Adaptimmune, the T cell therapy company pioneering enhanced T cell receptor-driven T cells for the treatment of cancer and infectious disease, announces two new Board appointments with immediate effect. Dr Jonathan Knowles joins the Board as a non-executive director and Dr Helen Tayton-Martin, Adaptimmune’s Chief Operating Officer, becomes an executive director.
Adaptimmune is strengthening its Board following the opening of three pilot cancer trials and an HIV trial earlier this year. With additional trials in further cancer indications scheduled to open in 2012, the company is equipping itself with further expertise to meet the challenges of the next stage of its development.
Dr. Knowles has had a distinguished career in academia and in the pharmaceutical industry, stepping down from his executive positions at the end of 2009. Formerly, President of Group Research and Member of the Executive Committee at Roche Holdings Limited, Basel, Switzerland, a post held for 12 years, Dr Knowles also served as a Board member at Genentech Inc for over ten years and was a Member of the Board of Chugai Pharmaceuticals, Tokyo, Japan. Prior to joining Roche in 1997, Dr Knowles was Research Director, Glaxo Wellcome Europe.
Dr Knowles has also served as Chairman of the EFPIA research Directors Group and was instrumental in creating the Innovative Medicines Initiative (IMI) (a Joint Undertaking with the EU Commission). He is Chairman of the Hever Group, Professor at EPFL, Switzerland, a Distinguished Professor at the University of Helsinki, Finland, holds a visiting chair at the University of Oxford, and is a William Pitt Fellow of Pembroke College, Cambridge.
Dr Tayton-Martin has been Chief Operating Officer of Adaptimmune since the company’s formation in July 2008, having joined from commercial roles in Adaptimmune’s predecessor companies, MediGene and Avidex Limited. With a PhD in molecular immunology from Bristol University and an MBA from London Business School, Dr Tayton-Martin has worked in pharmaceutical drug development, business development and consultancy for almost 20 years. She has been instrumental in driving forward all of Adaptimmune’s commercial, operational and development activities to date.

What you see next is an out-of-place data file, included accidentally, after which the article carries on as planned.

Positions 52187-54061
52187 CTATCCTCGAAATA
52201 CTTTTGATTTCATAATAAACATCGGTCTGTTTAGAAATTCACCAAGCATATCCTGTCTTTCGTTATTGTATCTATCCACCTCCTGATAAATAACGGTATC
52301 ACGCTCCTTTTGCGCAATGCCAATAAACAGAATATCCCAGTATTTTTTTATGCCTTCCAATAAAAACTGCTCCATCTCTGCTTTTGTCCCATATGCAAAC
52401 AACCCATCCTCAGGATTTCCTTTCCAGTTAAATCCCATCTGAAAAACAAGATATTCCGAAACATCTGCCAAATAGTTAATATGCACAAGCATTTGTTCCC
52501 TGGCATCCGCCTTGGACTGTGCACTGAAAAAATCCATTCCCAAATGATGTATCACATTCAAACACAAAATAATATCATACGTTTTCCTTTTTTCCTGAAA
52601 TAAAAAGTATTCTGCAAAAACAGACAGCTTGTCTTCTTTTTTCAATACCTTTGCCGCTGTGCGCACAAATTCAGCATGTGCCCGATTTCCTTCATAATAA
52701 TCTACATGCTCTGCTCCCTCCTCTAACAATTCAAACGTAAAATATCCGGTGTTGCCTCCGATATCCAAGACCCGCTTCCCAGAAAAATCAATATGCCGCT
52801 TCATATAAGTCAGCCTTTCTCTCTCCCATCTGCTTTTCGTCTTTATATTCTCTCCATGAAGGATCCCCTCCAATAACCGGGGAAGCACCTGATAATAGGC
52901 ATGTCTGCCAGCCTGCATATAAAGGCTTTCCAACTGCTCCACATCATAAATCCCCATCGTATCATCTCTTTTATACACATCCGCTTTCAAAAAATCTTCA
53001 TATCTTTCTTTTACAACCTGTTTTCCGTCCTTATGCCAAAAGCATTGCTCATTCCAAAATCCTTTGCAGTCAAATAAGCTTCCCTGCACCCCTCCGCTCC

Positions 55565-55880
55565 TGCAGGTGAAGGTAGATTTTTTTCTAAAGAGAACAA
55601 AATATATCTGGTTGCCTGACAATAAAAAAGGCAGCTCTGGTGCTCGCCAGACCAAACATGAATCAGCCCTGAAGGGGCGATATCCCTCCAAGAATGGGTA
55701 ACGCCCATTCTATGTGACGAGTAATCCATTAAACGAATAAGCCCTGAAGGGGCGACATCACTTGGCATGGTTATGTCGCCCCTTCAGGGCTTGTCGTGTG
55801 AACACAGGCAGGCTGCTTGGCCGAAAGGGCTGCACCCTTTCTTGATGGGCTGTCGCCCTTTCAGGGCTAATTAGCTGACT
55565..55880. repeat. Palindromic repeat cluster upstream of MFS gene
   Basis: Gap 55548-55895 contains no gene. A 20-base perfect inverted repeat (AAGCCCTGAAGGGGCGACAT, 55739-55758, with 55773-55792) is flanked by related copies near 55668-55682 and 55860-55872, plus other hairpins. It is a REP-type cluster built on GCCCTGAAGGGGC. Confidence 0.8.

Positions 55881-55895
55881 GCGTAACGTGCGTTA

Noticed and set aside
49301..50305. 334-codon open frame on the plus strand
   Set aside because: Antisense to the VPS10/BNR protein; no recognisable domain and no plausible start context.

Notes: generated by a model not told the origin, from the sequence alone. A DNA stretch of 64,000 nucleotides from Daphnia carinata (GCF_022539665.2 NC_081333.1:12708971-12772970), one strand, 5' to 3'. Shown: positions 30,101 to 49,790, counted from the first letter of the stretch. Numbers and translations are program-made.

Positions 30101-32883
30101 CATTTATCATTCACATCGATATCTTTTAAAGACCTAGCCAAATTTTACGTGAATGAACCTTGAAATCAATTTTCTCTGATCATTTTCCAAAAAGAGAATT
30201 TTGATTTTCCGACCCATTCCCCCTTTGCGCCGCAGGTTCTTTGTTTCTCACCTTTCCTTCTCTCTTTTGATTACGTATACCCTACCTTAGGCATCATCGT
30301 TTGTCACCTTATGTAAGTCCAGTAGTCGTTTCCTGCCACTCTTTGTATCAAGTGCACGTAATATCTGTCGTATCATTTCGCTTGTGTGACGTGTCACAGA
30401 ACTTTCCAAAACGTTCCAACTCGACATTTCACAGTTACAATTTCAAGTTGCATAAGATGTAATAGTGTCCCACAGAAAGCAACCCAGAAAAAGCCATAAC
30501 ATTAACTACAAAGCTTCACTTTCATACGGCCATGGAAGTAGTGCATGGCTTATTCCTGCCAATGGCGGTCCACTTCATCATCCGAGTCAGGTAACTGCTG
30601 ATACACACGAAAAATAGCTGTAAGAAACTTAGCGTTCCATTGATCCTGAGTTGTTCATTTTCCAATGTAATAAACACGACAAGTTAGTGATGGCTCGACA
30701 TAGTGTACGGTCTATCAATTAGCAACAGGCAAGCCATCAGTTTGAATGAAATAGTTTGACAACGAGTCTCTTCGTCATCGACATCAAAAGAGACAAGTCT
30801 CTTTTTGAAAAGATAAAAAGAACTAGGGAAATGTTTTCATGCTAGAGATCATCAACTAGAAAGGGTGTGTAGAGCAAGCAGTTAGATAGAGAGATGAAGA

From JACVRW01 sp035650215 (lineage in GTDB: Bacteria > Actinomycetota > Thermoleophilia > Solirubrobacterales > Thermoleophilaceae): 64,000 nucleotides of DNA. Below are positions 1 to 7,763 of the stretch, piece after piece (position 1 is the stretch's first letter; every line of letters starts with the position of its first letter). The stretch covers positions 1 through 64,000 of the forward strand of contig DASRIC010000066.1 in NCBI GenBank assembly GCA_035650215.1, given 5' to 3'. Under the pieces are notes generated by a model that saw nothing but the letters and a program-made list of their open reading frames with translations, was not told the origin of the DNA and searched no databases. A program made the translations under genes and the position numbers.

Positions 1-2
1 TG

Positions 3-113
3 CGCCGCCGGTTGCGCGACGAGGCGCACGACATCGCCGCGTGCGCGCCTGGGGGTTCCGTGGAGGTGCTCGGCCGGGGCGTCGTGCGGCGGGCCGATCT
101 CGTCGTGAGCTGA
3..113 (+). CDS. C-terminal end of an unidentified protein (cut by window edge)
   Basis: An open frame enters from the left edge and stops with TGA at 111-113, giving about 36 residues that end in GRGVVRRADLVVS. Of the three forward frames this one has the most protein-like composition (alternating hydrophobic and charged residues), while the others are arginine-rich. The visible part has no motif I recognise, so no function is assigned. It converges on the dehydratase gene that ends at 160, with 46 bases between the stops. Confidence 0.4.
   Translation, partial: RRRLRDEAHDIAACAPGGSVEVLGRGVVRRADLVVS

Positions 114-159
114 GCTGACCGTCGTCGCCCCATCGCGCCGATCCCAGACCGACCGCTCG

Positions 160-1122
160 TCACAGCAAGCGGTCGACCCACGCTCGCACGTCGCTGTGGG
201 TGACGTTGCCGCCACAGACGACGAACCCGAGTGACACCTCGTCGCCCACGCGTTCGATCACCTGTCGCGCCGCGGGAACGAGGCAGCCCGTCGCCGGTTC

Commenting on the appointments, Nicholas Cross, Chairman of Adaptimmune, said: “We are very fortunate that someone as distinguished as Jonathan has agreed to become a director of Adaptimmune. With so many programmes now running and planned in multiple indications in the clinic, he will provide us with invaluable advice on our development strategy at this critical stage of the company’s evolution.”
On Dr Tayton-Martin’s appointment, he added: “Helen has been a key member of the team from the start, has driven the company forward into the clinic and we are delighted that she is joining the Board as the company prepares for the next stage of development and commercialization planning for its T cell therapy platform.”
Commenting, Dr Knowles said: “Adaptimmune has a novel approach for revolutionizing T cell therapy, with the potential to provide highly effective treatments for serious diseases such as cancer. I am excited at becoming part of the Adaptimmune team to help bring these therapies to patients.”
Dr Tayton-Martin commented: “Adaptimmune has achieved a tremendous amount in a very short space of time. This is testament to the high calibre team we have and invaluable academic partnerships. I am delighted to become a director as the company begins gathering clinical data on its approach and establishing the basis for commercialization.”
Adaptimmune Limited is focused on the use of T cell therapy to treat HIV and cancer. It aims to utilize the body’s own machinery – the T lymphocyte cell – to target and destroy cancerous or infected cells. Established in July 2008, Adaptimmune was set up to develop Immunocore Ltd’s (formerly Avidex/MediGene Ltd’s) unique T cell receptor engineering technology for adoptive T cell therapy. Specifically, Adaptimmune makes use of the body’s ability to recognize infected or cancerous cells by enhancing the power of the T cell receptor (TCR) on killer T cells. Cancerous or virally infected cells will typically present small parts or peptides of larger viral proteins or abnormal cancer proteins on their surface, offering a “molecular fingerprint”, called an epitope, for killer T-cells from the immune system to identify. In a healthy individual, this triggers an immune response, eliminating the affected cell. However, viruses such as HIV mutate rapidly, swiftly disguising their fingerprints to allow them to hide from killer T-cells while cancer proteins are usually derived from self-proteins against which natural TCRs do not respond. Adaptimmune’s technology uniquely enhances the natural TCR affinity to either viral or cancer protein epitopes on an individual patient’s cells overcoming these obstacles for therapeutic benefit.
Adaptimmune has undertaken significant preclinical development with a number of pipeline TCRs to demonstrate their potency and specificity in vitro. With four trials open and enrolling patients in the US for the treatment of HIV, multiple myeloma, melanoma and synovial sarcoma, it is now poised to gather clinical safety and efficacy data on three of its current pipeline of TCRs with several others following on in preclinical development.